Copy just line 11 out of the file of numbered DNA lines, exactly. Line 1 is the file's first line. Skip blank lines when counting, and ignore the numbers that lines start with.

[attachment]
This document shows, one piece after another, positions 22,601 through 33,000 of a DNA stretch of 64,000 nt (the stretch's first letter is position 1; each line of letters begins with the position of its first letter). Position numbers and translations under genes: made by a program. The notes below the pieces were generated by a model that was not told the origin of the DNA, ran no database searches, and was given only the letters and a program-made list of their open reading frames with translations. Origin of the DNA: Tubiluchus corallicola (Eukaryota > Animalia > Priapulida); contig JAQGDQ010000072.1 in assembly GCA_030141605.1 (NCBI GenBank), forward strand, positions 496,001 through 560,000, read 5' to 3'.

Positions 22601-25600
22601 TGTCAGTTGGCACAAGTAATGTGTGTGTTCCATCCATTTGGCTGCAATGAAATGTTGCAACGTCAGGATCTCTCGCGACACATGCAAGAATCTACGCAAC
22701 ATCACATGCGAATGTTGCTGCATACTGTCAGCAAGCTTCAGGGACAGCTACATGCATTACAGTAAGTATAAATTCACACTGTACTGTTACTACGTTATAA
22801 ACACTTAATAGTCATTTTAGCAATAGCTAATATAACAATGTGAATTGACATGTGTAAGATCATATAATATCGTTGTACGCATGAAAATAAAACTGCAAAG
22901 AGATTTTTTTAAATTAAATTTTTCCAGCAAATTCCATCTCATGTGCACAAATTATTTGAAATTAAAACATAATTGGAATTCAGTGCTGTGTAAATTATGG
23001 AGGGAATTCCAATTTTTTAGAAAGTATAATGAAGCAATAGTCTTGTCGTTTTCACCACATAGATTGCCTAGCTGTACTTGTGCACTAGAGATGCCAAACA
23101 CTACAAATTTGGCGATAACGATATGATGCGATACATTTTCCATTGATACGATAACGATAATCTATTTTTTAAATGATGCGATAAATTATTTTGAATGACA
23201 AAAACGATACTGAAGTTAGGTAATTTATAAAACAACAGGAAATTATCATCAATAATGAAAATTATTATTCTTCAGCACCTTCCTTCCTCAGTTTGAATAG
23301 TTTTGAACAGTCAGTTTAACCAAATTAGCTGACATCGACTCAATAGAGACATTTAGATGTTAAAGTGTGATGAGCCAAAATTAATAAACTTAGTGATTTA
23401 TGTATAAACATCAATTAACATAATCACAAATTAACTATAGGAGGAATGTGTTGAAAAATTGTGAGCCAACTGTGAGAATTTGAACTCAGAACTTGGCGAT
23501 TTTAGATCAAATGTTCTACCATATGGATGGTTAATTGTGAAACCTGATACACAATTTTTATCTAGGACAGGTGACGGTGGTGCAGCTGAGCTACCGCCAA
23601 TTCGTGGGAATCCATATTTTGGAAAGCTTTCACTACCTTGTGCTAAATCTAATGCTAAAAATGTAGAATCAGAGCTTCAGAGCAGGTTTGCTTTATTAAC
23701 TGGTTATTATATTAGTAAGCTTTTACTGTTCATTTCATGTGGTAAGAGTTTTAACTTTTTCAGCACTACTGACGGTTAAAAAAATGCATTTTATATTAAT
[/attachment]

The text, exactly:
23401 TGTATAAACATCAATTAACATAATCACAAATTAACTATAGGAGGAATGTGTTGAAAAATTGTGAGCCAACTGTGAGAATTTGAACTCAGAACTTGGCGAT